These Lights We Kindle
By Alan D. Busch
“Mr. Busch?” a stranger’s voice inquired.
“Please God. No!” I quietly pled, my body trembling. “Not again.”
I girded myself for I knew, with a parent’s intuition,
that something bad had befallen one of my children.
“Yes,” I acknowledged reluctantly. “This is Mr. Busch.”
“Mr. Busch, my name is Ann,” she began calmly. “I have
just left your daughter Kimberly.”
“Kimberly!” I panicked. “Is she alright? Is she hurt?
Tell me where she is!”
"Mr. Busch,” Ann continued as calmly as she had begun.
“We’re about an hour south of Chicago at mile marker 80.
Kimberly was involved in an accident, but she isn't hurt, not a scratch,” she
“I’ve already left the scene,” Ann further explained, “but when I saw it
happen, I pulled over to offer whatever assistance I could. That’s when I
met Kimmy. I promised her I’d call you as soon as the police and rescue
“Listen Ann,” I interrupted her as politely as I could. “Thank you from
the bottom of my heart. You can’t imagine how much I appreciate what you
I realized later that, in my haste, I had hung up the phone without getting
Ann’s last name and phone number.
“Jan,” I called Kimmy’s mother. “Sorry to call you at work but, but …”
“But what,” she asked haltingly. I swallowed hard.
“Kimmy was in an accident, but she’s fine,” I hastened to add. “Not a
“Kimmy, my baby!” she cried out. “What, what happened?”
“Listen ‘Hon’,” I interrupted her with an old term of endearment.
I’m leaving to get Kimmy right now. She’ll tell you later.”
I gathered my things and ran out.
Exiting at mile marker 80, I turned into a gravel lot about a half mile off the
interstate and saw Kimmy standing in front of the service station that had
towed her car. Appearing exhausted and emotionally fragile, I couldn’t help
but see the little girl whose red hair I used to put up in a ponytail like that
of Pebbles on The Flintstones.
“Daddy, I … I’m so sor …” she trembled as I held her, her head on my
“Shhh … shayneh madele.”
“Dad, can we go home now?”
“Yes Sweety, in a few minutes. Get your bags out of the trunk. I’ll meet you
by the car.” I walked over to the garage’s office.
“I’ve never seen anything like it,” Bill, the paunchy garage owner, admitted.
“And I’ve seen quite a few of these in my time,” he added, scratching his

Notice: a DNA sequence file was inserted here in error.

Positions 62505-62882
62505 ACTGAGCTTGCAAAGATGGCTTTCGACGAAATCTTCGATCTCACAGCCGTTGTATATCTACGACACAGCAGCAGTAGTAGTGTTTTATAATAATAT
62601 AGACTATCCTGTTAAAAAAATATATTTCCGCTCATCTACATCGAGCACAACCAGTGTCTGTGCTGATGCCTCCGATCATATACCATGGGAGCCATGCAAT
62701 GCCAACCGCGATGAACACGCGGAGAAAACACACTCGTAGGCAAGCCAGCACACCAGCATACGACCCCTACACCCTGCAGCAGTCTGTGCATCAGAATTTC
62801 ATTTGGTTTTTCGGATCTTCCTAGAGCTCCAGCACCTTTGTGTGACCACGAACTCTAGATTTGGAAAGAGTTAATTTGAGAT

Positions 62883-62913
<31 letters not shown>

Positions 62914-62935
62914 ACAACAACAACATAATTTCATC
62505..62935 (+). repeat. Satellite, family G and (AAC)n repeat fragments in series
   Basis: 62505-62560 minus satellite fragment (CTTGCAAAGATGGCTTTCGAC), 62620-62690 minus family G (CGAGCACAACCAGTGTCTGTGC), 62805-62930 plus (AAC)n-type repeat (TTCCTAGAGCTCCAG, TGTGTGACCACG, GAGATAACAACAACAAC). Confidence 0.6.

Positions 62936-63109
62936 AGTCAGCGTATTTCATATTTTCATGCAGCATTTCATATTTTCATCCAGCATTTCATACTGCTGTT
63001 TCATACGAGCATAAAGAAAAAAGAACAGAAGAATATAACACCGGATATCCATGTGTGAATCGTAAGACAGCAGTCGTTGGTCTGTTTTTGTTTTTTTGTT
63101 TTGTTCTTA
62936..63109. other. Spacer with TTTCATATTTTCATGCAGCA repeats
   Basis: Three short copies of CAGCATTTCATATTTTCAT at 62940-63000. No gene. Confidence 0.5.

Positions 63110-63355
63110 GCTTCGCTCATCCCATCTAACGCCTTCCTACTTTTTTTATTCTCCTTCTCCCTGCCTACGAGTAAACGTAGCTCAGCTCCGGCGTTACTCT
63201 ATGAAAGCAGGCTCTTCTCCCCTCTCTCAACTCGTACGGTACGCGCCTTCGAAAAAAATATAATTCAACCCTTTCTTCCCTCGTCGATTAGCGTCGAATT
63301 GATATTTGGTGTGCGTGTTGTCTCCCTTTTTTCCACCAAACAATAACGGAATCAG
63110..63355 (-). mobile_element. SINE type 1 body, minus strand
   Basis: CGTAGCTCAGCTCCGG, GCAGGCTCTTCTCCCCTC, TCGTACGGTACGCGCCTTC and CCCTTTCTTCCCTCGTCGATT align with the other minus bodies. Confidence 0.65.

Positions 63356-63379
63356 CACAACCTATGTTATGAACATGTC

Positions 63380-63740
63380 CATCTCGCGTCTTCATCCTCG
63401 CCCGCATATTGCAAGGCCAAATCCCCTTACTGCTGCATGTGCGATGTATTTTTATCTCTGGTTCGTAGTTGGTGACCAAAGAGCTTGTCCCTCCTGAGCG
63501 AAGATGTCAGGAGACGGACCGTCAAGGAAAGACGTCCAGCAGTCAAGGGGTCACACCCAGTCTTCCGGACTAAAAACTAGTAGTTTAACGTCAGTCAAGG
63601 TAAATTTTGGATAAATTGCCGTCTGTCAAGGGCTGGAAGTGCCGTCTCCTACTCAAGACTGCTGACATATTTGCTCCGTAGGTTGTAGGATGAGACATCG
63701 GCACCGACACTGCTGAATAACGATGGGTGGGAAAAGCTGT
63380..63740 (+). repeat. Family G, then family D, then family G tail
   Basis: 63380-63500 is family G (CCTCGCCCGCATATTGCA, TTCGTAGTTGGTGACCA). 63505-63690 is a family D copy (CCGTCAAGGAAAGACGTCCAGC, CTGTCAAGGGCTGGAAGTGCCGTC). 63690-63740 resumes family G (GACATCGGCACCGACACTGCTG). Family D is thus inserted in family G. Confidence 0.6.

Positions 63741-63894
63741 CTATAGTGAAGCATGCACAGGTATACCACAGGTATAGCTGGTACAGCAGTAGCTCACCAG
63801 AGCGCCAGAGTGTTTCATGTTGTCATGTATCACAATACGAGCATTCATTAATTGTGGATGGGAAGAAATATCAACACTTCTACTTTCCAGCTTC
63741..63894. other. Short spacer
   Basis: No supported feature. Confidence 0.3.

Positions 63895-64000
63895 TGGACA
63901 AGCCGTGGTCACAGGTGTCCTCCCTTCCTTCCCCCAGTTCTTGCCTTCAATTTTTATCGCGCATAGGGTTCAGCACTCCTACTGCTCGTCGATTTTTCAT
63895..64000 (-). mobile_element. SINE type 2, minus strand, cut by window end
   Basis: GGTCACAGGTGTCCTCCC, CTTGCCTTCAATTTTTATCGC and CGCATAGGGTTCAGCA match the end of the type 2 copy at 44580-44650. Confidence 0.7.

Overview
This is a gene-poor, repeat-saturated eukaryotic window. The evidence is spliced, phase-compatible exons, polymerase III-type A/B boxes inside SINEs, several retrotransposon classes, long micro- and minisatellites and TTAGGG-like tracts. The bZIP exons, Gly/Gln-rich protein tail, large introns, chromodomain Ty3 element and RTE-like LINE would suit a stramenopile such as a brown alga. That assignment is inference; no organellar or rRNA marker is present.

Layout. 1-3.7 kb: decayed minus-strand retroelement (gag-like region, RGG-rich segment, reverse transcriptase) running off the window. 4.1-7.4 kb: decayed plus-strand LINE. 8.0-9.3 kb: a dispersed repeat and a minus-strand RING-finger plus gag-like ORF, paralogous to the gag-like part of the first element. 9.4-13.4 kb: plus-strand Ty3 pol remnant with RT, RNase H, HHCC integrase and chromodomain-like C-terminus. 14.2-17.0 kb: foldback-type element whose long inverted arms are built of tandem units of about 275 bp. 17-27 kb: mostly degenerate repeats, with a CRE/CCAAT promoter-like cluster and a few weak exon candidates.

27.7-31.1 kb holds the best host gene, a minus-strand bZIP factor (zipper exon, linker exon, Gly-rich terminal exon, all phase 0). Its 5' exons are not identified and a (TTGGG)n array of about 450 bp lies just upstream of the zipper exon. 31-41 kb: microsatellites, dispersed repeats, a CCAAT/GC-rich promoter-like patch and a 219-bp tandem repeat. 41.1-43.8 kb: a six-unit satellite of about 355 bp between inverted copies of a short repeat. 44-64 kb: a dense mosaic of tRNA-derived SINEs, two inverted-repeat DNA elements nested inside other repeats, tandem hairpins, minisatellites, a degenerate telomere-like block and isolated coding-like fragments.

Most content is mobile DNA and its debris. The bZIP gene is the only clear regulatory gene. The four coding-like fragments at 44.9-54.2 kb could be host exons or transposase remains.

head. We settled up.
Kimmy and I stared incredulously at what had been her candy apple red,
white convertible top Toyota Solara. The collision crumpled the front end
within several inches of the dashboard, making it look like the bellows of an
accordion. The driver’s side door, to my amazement, opened cleanly. I got in,
took hold of the steering wheel and slumped down in the seat. “My baby
girl almost died here today,” I muttered, straining to avoid an emotional
breakdown in front of my daughter. I opened the door.
“Kimmy,” I invited her. “Come sit by me.” I moved over. “I need a few
minutes,” I softly pled. She nodded understandingly.
Then they came back to me … the eight words I’d never forget:
“Mr. Busch, I suggest you come down immediately."
Dr. Ibrahim Yosef called me at 10 o’clock in the morning. He was on call that
morning in the ER of Cook County Hospital. My first-born son Ben had been
transported in by Chicago Fire paramedics only minutes before.
“Mr. Busch? Are you the father of Benjamin Busch?”
“Yes, Sir,” my voice quivered.
“I'm sorry but Ben has suffered massive internal injuries from a traffic
accident,” he explained. It was then he “suggested” I come down
I sped away to the hospital in a state of focused desperation. I knew how
this day would end. Two hours later, my father and I witnessed our twenty-
two year old son and grandson die on the emergency room operating table.
“Dad, wake up,” Kimmy urged, shaking my shoulder. “It’s time to go home.”
The near loss of my second child led me to revisit the death of my first. It
would not have surprised me if Kimmy, who had been a loving sister to Ben,
had gone there too.
I thank The Almighty for “His miracles that are with us every day” and for
ending this day differently than He had the other when, several years
before, I had begun the day with three children but ended up with two. We
got out of the car. I kissed her forehead.
“Okay, Sweety. I’m ready to go home now.”
We didn’t talk much. Kimmy was skittish, gasping every time I braked or
“Yes Dad. Just beat.”
An hour and a half later, I dropped Kimmy off at her mom’s house. My
heart sank. I wanted to spend more time with her, but I had to keep the
promise I had made to her mother.
“We’ll get together later,” I reassured myself. As I pulled out of the
driveway, I saw the chanukiah Kimmy’s mom had placed in the front
window. The shamash and the first candle shone brightly.
“My God,” I chastised myself. “Tonight’s the first night of Chanukah.” I felt
bad at first, but quickly realized The One Above enabled Kimmy and me to
live the eternal message of Chanukah: “nes gadol haya sham”-a great
miracle happened there.
Later that week, Kimmy joined me and Zac, her younger brother, for
Shabbat Chanukah dinner. We gathered around the table which was aglow
with the Festival of Lights. It is a season of miracles some old, others new, a
time for spinning dreidels, eating potato latkes and showering chocolate
coins upon the heads of children.
“Sweetheart,” my voice cracked as I began a short speech.
“Yes Dad,” she responded laughingly while drying a few tears.
“This Shabbat is extra special.” I lifted the Kiddush cup. "I am so thankful
to have you by my side.”
My right hand trembled slightly. I let a moment pass. The candles shone
more brightly at that instant, illuminating the serpentine path of a single
drop of wine running down my hand. I chanted the blessing over the wine
and thanked The One Above for her life. It was a wonderfully simple
Reflecting on how that day might otherwise have ended, I rejoiced in my
Chanukah miracle whose fingers I held tightly in the palm of my hand, the
best gift any dad could ever hope to receive.